Brexit – a Westminster Noalition

Independence has nothing to do with policy and everything to do with where it is decided. Similarly cooperation has nothing to do with policy and everything to do with how it is agreed and implemented. The following proposal for resolving the current Brexit Parliamentary crisis is for a collaborative interim Brexit minority Parliament dominated by no faction or Party -a Noalition.

Glasgow Council Noalition
Leaving to one side Australian experience, which gave rise to the Noalition expression there is a current example in Glasgow of a UK Noalition operating successfully. After the May 2017 election Glasgow Council was comprised as follows: SNP 39, Scottish Labour 31,Scottish Conservative 8 and Scottish Greens 7, so SNP needed support from other parties to form an administration. The Greens rightly calculated an SNP/Green coalition to be Lose/Lose: if successful SNP gets the credit, and if it fails the Greens get the blame.

So, although the Greens came to an informal confidence & supply agreement, when SNP attempted to take dominant control of Glasgow Council’s committees, the Greens voted with the other parties to defeat SNP and obliged them to share power in Committees, above all on the Executive Committee, which has 23 cross-party members, divided proportionately 11 SNP, 8 Labour, 2 Conservative, 2 Green leaving SNP in a non-dominant minority.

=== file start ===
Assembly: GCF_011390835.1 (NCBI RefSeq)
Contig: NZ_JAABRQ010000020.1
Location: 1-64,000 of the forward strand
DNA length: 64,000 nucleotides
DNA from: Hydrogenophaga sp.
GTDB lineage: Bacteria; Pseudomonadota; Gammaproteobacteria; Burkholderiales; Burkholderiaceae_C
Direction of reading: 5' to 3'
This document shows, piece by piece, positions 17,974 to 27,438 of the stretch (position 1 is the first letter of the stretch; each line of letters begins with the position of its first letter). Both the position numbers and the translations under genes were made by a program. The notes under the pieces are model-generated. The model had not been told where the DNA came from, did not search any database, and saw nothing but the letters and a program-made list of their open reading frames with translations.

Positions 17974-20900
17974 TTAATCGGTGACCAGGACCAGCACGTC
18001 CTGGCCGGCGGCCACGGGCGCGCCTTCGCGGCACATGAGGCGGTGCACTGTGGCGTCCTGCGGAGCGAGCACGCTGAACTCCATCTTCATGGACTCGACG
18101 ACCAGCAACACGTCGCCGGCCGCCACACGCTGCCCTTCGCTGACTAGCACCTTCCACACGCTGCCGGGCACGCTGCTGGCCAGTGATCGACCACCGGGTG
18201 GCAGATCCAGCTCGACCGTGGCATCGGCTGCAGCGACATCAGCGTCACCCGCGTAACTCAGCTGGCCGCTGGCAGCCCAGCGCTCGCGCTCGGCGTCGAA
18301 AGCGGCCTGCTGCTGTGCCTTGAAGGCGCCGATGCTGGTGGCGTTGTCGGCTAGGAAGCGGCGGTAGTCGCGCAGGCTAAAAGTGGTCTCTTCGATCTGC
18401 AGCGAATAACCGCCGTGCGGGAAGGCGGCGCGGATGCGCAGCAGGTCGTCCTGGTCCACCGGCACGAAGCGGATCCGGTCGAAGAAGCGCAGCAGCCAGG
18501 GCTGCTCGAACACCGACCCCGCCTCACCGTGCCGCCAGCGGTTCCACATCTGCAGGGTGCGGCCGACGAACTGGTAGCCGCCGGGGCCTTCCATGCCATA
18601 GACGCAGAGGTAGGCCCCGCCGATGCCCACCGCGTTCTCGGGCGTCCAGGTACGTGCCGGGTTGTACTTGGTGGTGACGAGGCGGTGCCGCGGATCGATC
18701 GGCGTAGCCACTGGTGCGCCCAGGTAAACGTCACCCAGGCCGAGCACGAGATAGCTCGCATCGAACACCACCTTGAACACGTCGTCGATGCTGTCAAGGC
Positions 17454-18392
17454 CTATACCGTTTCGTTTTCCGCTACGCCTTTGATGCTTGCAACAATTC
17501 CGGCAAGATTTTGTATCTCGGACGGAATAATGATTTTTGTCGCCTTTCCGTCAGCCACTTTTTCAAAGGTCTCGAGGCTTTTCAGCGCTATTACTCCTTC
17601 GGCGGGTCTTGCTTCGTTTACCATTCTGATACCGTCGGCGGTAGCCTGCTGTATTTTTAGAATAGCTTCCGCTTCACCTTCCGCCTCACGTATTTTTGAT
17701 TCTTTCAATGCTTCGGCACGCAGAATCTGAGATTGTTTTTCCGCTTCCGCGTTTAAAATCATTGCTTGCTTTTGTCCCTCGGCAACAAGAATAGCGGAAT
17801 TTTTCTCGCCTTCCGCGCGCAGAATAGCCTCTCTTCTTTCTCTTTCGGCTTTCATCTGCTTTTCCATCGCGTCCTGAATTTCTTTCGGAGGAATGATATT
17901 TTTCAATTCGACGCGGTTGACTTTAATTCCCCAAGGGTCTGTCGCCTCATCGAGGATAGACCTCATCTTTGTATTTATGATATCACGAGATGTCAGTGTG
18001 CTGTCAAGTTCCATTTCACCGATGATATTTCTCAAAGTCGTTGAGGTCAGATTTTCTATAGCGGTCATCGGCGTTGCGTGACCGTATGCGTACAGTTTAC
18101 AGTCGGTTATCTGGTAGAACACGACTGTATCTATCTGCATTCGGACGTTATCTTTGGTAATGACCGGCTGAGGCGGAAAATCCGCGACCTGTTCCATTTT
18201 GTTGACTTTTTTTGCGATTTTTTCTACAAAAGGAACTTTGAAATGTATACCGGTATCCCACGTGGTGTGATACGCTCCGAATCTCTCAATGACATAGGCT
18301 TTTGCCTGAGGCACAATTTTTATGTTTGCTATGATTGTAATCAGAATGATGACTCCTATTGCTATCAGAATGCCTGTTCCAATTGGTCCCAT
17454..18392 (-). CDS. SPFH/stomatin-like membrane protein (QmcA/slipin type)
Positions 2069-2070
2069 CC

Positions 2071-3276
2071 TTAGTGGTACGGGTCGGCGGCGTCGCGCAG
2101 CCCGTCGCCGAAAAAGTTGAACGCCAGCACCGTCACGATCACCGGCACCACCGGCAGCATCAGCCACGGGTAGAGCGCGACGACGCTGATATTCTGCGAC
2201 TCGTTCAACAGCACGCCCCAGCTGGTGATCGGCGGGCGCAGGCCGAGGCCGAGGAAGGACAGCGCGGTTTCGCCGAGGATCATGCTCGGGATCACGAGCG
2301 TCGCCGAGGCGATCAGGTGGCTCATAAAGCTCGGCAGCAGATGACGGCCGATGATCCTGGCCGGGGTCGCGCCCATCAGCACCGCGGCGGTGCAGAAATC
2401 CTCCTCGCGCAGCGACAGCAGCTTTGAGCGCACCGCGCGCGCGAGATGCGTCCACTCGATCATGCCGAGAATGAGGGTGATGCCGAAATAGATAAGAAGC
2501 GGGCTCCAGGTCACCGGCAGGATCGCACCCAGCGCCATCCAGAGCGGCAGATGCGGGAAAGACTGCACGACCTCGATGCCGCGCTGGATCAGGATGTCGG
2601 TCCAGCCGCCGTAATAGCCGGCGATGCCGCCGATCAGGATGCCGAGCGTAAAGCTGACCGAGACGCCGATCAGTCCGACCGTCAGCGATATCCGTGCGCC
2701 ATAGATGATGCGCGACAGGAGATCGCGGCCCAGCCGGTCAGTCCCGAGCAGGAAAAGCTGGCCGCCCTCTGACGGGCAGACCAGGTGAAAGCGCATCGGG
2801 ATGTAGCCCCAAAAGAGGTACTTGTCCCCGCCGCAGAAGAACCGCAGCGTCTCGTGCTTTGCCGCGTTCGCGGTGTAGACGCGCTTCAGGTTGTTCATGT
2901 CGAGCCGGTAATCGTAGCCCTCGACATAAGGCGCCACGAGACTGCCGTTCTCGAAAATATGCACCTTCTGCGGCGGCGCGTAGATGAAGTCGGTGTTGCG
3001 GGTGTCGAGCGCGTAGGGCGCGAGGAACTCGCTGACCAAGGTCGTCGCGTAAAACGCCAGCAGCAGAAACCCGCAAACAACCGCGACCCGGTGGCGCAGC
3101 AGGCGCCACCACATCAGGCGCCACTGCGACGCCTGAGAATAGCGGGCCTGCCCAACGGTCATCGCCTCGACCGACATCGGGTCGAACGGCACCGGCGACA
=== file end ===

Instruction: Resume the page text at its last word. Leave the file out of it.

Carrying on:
Westminster Brexit Noalition
A Westminster Noalition would see Cabinet seats distributed proportionally to Parliamentary seats, Johnson as Conservative Prime Minister (a no confidence vote would be in respect of his government not him) and Corbyn as Labour Deputy Prime Minister. Each would have a veto right over Cabinet policy decisions but neither would have the power to legislate unilaterally.

Ministers would be chosen with a view to capacity and experience of their subject portfolio, and would operate transparently, supervised by greatly empowered Select Committees.

A Labour Chancellor would head a neutered Treasury, with no power to impose failed Statist and Neoliberal market policies and with a commission to mobilise UK resources bottom up by devolving fiscal and even monetary power regionally and locally.

The Westminster Noalition would operate a transitional administration until 5th May 2022 or earlier if there is a two thirds vote. Uncontroversial sections of the May Brexit would be implemented immediately and more controversial issues such as the backstop, immigration and trade agreements would be the subject of detailed policy development and discussions with the EU.

Upon expiry or earlier dissolution of the Brexit Noalition, the ensuing election would clearly double as a de facto referendum.